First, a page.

by & filed under Articles of Interest.

June 7, 2019

Warner Session is chairman of the board for the Metropolitan Washington Airports Authority

Article provided by   – Special Projects Editor, Washington Business Journal

When it comes to airline travel, Warner Session doesn’t have too many pet peeves. That is, unless the person seated in front of him decides to lean their seat back.

“I always get what I call the leaners,” Session says, laughing. Really, who can blame him? There’s a lot that can go wrong with transportation and Session has heard it all as chairman of the board for the Metropolitan Washington Airports Authority. An attorney by trade, Session joined the board in 2011 and considers his role a labor of love as MWAA helps to oversee not only projects at Dulles International and Reagan National airports, but also the Dulles Toll Road and the ongoing expansion of Metro’s Silver Line.

You were raised in California. How did you end up in Greater Washington? After I graduated Stanford, I came back east to go to law school at Georgetown. I had no intention of staying, but here I am 40 years later. I started in the political arena, working for the D.C. Council.

Where did you go after politics? I started my own practice, now Session Law Firm. I always had an entrepreneurial instinct and having worked on the Hill, I made an incredible amount of contacts.

What’s been the focus of your practice? I’ve worked with a lot of federal agencies on their small business programs. I like seeing businesses grow and working with them as they enter the federal arena and all the challenges that comes with trying to do business with the government. I still have a government contracting focus, but I do represent medium- and large-sized companies as well.

How would you describe yourself as a boss? I’m an easy boss. I delegate. It’s pretty easy because I have just one full-time employee.

What advice would you give to someone looking to get into politics or law? Do it. Even though politics is sometimes bad, it’s good to be part of the process. Policies influence our lives in every way.

What sparked your interest in transportation and aviation? When I was working for a member of Congress, we had an oversight subcommittee that she chaired on transportation. We had jurisdiction over the Federal Aviation Administration. The most interesting thing we had oversight of was the bombing of Pan Am 103 over Lockerbie.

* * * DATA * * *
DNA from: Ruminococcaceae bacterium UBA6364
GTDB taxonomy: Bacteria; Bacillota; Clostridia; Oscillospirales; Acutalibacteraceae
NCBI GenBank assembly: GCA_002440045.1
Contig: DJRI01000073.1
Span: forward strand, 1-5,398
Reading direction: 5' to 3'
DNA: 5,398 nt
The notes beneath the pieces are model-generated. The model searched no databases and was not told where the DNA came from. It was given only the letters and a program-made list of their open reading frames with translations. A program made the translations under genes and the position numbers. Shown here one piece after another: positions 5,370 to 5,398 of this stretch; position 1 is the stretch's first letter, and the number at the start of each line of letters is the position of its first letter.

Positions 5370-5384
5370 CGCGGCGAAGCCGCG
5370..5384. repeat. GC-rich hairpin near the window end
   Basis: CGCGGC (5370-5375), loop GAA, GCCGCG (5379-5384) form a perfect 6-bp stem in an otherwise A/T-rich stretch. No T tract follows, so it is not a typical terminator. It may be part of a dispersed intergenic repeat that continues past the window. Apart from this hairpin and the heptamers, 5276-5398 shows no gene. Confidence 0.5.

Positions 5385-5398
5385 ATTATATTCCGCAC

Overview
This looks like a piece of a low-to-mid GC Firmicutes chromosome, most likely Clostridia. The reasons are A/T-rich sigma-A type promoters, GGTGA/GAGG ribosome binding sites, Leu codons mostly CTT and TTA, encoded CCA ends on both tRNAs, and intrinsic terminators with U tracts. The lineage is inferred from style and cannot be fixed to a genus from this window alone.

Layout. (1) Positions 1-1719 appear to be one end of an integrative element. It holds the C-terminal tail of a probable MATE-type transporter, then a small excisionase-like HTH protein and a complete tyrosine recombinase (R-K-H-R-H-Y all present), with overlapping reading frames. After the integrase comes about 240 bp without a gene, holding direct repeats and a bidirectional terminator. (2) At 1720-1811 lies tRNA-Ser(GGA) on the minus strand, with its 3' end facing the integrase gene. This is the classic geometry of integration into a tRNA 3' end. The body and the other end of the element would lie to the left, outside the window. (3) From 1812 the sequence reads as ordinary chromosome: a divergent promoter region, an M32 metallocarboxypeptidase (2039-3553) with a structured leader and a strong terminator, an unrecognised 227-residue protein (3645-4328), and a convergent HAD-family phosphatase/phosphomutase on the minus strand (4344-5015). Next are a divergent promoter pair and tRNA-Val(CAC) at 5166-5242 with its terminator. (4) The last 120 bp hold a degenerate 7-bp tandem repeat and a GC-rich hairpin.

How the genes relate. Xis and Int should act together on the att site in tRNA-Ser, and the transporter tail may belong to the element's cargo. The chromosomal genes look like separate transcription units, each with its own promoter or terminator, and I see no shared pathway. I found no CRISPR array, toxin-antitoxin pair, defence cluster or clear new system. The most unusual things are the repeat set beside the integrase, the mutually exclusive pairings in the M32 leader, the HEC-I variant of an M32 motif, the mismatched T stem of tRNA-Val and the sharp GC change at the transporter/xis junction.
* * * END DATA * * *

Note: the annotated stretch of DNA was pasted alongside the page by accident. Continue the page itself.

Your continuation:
How did you come to serve on the MWAA board? I was originally appointed in 2011 by Mayor Vincent Gray. I was reappointed in 2017 for a six-year term. There is so much to know. You ever see that movie, “Planes, Trains and Automobiles?” Because that’s what we are. Not only do we run two airports, we’re managing construction of the Silver Line and we operate the Dulles Toll Road. Planes, trains and automobiles.

What’s one of your top concerns for MWAA right now? Cybersecurity is something we’re always mindful of. I just came back from a conference where they were talking about drones and autonomous vehicles. Part of the challenge is leaning into the future.

People love to complain about air travel. How do you handle that? Part of the challenge is the traveling public doesn’t always know the separation between what’s controlled by an airline, an airport and the federal government. If your bag is late, it’s genuinely not the airport’s fault. If there’s a noise complaint, that’s the FAA that controls the airspace.

What’s the project you’re most looking forward to completing? Finishing the Silver Line. And Project Journey here at Reagan where we’re building a new terminal. I don’t know if you’ve ever had the experience of gate 35X, but that’s going away.

Are there any airports you admire? I’m always looking at their concession offerings and what they’re doing in terms of innovation. San Francisco has taken a lead on sustainability and making sure the vehicles that operate around the airport are operating on clean fuel. I’ve heard Singapore has an amazing airport.

How do you spend your free time? We like to go to the movies. I have season tickets to the Nationals.

You live in Shaw. What do you like about your neighborhood. The walkability. I hang out at Matchbox. And there’s a little coffee shop right across the street that I go to every day.

You also serve with several nonprofits? I serve on the boards of the Thurgood Marshall Center Trust and the Butler Wyatt Clubhouse No. 2.

What’s the biggest change you’ve seen in D.C. since you’ve lived here? The growth. D.C. is going through a renaissance. You can go to almost any part of the city and get your food, your entertainment, all your amenities right there.

What challenges come with that growth? Clearly it’s affordable housing. And when I say affordable, I mean not just for truly low-income residents, but middle incomes. Professionals are being priced out because the values are going up so much.

What keeps you motivated? It’s all adrenaline. I do drink lots of coffee. That and adrenaline.

Are you a morning person? Just this morning, it was 6:30 in the morning and I was already feeling rushed. I usually get up between 5:30 and 6. I use the first half-hour for quiet time, meditation, reading. Just to get myself centered for the day. My day doesn’t end at 5 p.m. I have so many evening events.

Warner Session

Chairman of the board, Metropolitan Washington Airports Authority; principal, Session Law Firm PC 

Age: 63

Residence: Shaw

Education: Bachelor’s in political science, Stanford University; J.D., Georgetown University

Family: Wife Jennifer

First job: Mopping the floor at my neighborhood convenience store